Dublin leaders will keep a close eye on the city's budget next year.

Dublin leaders will keep a close eye on the city's budget next year.

City council this month passed a 2010 budget that includes reductions in projected revenue and expenditures. But City Manager Terry Foegler said the budget is something that could be revisited throughout the year.

"Council recognized there is a lot of volatility and uncertainties," he said. "We will monitor (revenue and expenditures) very closely, so we can make adjustments as needed."

City council's finance committee will review revenue and expenditures at least quarterly, Foegler said.

The city expects at least $7-million less in revenue next year -- revenue is expected to decline from an estimated $67.96-million in 2009 to $60.75-million in 2010.

To compensate for the projected decline, the 2010 budget includes a 9-percent reduction in expenditures.

Foegler said the city will monitor the economy and the way it affects the level of employment and revenue of local companies.

"I think we need to be in a position that if revenues do perform more negatively than expected we can have things in place" to make adjustments to the budget, he said.

The city also will take a hard look at city services for cost savings, improvements and efficiency.

"This is a good opportunity for us to look at how we do provide services," Foegler said. "That will be a central theme for 2010."

The city will perform two surveys in 2010: the usual Dublin community survey and the National Citizen Survey.

The community survey, which the city has conducted for several years, will help the city compare the satisfaction of services to previous years, city spokesman Michael Racey said.

The survey will be given completely online, he said.

The city also will participate in the National Citizen Survey for the first time next year. It will help Dublin compare its services with those of other cities across the nation.

Foegler said information from the survey will help the city look into services that are lacking or find cost savings by comparing Dublin to other cities on a national level.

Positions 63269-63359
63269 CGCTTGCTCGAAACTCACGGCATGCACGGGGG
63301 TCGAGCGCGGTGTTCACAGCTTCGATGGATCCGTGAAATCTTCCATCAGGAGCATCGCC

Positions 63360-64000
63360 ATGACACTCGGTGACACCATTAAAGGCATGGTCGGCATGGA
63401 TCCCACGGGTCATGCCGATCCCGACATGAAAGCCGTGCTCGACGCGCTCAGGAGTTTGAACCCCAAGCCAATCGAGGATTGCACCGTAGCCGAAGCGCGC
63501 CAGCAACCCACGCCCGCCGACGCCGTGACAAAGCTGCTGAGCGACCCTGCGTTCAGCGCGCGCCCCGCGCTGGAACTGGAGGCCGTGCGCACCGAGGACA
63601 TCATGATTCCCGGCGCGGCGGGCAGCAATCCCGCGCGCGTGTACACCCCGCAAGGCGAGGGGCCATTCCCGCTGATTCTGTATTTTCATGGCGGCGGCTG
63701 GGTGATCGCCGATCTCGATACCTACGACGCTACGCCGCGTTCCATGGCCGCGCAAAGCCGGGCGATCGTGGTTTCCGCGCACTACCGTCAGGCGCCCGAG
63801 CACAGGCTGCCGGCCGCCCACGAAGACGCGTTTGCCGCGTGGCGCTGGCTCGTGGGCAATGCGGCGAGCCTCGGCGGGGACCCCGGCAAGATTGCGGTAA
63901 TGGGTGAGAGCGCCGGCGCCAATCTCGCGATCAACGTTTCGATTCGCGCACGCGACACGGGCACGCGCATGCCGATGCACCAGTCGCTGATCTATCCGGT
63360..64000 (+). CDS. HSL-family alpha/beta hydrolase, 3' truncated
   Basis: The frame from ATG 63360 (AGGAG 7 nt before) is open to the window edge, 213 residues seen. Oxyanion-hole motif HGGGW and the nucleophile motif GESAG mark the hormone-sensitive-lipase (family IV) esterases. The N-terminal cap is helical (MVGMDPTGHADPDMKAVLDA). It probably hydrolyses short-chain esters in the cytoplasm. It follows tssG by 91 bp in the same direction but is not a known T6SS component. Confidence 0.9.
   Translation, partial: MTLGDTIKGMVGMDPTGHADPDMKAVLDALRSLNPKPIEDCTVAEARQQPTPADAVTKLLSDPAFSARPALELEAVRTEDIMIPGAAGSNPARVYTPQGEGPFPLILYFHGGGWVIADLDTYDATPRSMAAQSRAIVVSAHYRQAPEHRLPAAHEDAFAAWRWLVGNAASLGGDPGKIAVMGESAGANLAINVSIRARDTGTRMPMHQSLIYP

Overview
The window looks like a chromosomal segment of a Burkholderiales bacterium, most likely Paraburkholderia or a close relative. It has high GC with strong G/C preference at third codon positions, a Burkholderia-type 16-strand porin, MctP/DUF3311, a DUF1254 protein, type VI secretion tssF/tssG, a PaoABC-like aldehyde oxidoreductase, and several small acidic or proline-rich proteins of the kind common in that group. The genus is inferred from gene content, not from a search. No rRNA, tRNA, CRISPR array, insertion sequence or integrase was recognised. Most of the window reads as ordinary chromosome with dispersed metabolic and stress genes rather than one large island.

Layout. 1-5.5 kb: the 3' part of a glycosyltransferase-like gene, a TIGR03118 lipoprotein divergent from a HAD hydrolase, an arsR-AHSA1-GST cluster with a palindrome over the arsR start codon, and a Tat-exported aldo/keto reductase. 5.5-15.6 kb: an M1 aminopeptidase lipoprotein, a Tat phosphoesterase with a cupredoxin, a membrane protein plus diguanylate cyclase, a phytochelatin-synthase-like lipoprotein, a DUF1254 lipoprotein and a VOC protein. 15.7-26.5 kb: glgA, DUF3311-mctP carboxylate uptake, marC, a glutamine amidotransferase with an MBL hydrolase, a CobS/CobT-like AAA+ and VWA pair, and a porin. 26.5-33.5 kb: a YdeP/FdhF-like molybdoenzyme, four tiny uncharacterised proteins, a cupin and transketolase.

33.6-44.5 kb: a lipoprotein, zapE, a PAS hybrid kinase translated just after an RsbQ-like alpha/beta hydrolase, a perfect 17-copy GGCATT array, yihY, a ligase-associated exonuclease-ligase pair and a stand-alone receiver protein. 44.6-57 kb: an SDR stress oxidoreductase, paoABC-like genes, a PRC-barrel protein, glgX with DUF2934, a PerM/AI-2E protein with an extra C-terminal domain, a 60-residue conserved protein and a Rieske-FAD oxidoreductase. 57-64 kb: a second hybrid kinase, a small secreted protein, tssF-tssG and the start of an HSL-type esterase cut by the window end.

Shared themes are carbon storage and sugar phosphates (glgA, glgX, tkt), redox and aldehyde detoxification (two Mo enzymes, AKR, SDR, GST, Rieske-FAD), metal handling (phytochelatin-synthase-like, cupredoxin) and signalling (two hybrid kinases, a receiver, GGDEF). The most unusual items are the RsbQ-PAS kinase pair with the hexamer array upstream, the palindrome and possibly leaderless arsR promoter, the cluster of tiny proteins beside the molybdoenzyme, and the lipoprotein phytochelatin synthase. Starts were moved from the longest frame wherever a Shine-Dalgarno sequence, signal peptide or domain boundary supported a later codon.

Dublin also will work next year on reducing its carbon footprint through the creation of an office of sustainability. The office will have one employee to work on "sustainability issues" and how the city can be greener when it comes to development, education and other matters, Foegler said.

"I think city council has made the next step by institutionalizing this," he said.

The office of sustainability will look for green ways to provide city services, green building initiatives and more. Changes instituted by the office of sustainability could not only help the city be greener, but help it save green.

Also on the agenda for 2010:

The city will continue looking into a quiet zone for the railroad crossing at Cosgray Road. Dublin also will try to lead other municipalities along the CSX line, including Columbus, Hilliard, Washington Township and Madison County, to establish a six-mile quiet zone.

The BriHi Square mixed-use development, a joint venture between Dublin and the Stonehenge Co., is expected to open in March at the northwest corner of High and Bridge streets.

The city will continue to work toward finding funding for improvements at the U.S. Route 33/Interstate 270 interchange. Construction won't start on the first phase, a northbound to westbound flyover ramp over the existing highway, for at least six years. The first phase is anticipated to cost $40- to $45-million.

Work will continue on improvements to Industrial Parkway. The $5-million project will improve state Route 161, relocate a portion of Industrial Parkway and add two roundabouts to the area. Construction is expected to wrap up in October.

Dublin will celebrate its bicentennial with activities that will include a heritage day, a living history exhibit, a Leatherlips outdoor drama and bicentennial twists on the Independence Day celebration.

The city will host the Can-Am Police-Fire Games in August. More than 2,000 law enforcement personnel and firefighters are expected for 58 events ranging from track and field and softball to billiards and arm wrestling.